As for the Galaxy S5, it runs on the latest available update to Android – 4.4 Kitkat – though Samsung has, as usual, meddled with the stock experience in very major ways through TouchWiz. For example, the looks of the UI are nothing like what you'd get with a Nexus device, as Samsung has gone for a flatter, colorful aesthetics, which are quite appealing compared with previous iterations. The number of features has also gone up – you now have Ultra Power Saving Mode, which turns the GS5's screen black-and-white and limits available functionality down to the basics – great for those stretches of time when you just can't park yourself next to an outlet. A comprehensive one-handed mode that miniaturizes the UI is also available if you need to work the phone with just one hand, and so is a special MultiWindow feature which allows you to run and operate two apps simultaneously. Lastly, our personal favorite is Smart Stay – an exceedingly simple, but clever feature that will keep the screen on for as long as you're looking at it, and beyond your default timeout setting. Lastly, the Galaxy S5, like the iPhone 6, is also equipped with a fingerprint sensor, albeit an inferior implementation on the whole, mostly owing to its awkward, hard-to-reach placement at bottom of the front, and, of course, the fact that it is of the swipe type, which only compounds the problem. And this really is just naming a few – going through the GS5's entire arsenal would take pages, and that's actually an important clarification, as all these features can be seen as clutter that also serves to disorganize the interface.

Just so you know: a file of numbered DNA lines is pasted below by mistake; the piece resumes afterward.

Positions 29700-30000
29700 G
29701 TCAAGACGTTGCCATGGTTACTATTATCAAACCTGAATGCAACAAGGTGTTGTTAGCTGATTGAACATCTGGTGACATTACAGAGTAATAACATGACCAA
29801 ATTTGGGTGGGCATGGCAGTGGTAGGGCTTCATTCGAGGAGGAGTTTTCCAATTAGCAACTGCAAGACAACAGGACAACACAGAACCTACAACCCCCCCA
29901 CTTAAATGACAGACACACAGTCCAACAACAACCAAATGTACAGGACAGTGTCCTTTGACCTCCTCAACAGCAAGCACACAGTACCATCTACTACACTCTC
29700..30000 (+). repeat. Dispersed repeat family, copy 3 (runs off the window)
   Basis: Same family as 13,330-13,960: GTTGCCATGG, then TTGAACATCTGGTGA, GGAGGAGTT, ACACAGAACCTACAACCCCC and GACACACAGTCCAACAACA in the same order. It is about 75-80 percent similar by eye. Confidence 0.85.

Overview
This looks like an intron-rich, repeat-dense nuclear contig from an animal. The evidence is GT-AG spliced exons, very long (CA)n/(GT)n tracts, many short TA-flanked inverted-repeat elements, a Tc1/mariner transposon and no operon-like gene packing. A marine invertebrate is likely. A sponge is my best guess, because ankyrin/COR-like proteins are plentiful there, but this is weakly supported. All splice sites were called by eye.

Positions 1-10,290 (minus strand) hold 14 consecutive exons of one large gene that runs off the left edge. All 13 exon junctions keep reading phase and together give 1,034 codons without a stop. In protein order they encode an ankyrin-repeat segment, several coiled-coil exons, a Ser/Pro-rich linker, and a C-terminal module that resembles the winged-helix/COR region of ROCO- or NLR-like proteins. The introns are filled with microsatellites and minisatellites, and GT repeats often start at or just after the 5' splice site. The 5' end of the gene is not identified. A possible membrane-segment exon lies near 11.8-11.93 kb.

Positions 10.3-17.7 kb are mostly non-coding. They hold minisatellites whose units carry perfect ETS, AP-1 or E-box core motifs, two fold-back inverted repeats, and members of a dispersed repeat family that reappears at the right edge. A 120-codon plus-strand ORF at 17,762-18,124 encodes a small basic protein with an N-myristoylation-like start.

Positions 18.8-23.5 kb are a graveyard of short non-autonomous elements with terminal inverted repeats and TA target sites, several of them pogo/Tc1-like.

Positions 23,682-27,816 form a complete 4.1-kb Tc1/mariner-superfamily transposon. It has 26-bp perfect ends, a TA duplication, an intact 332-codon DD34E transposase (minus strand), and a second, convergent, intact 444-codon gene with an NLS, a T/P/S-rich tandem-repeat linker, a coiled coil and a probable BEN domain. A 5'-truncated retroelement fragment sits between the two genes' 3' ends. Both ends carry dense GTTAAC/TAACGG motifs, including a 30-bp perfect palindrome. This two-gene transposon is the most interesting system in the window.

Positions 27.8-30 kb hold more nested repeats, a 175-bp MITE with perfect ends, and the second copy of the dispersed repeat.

And it's true – Galaxy S5's interface is pretty busy, and we're at odds with Samsung on several points. This is especially true when you compare it with the far more simplistic (but also less functional) iOS 8 powering the iPhone 6. Sure, it's probably fair to say that when it comes to style, the iPhone 6 has a hand over the TouchWiz skin on the GS5, but that does come at the expense of all the extras provided by the latter.

Processor and memory

When it comes to navigating the UI, the Galaxy S5 is seriously lacking in comparison. In-app performance is excellent with both, though the iPhone 6 has a hand over the GS5.

A new 64-bit Apple A8 chip – that's what you'll find at the heart of the iPhone 6. Like the A7 in the iPhone 5s, we're again looking at a dual-core processor with, supposedly, two 1.4GHz Cyclone cores and a mighty PowerVR GX6650 GPU that the company claims is 50% faster than the G6430 in the 5s. As for Samsung's Galaxy S5, we're looking at a proven Qualcomm Snapdragon 801 MSM8974-AC chipset with four 2.5GHz Krait 400 cores and an Adreno 330 GPU.

In terms of overall, real-world performance, we've gotta go with what our eyes tell us – the Galaxy S5 stutters every now and then when navigating the UI, which is a bit annoying considering the raw horse power packed under the hood. Thankfully, in-app performance is stellar, but that's still not enough to turn the tides, as the iPhone 6 scores excellent on both accounts. Looking at what synthetic benchmarks tell us, the situation is much the same – the iPhone 6 is a better performer when it comes to browsing, but also when graphics are involved, evident from the two devices' SunSpdier and GFXBench scores. Of course, the iPhone 6's A8 processor does have a lower resolution to handle, so that partially explains the deficit on the Galaxy S5's side, specifically in terms of its graphics performance.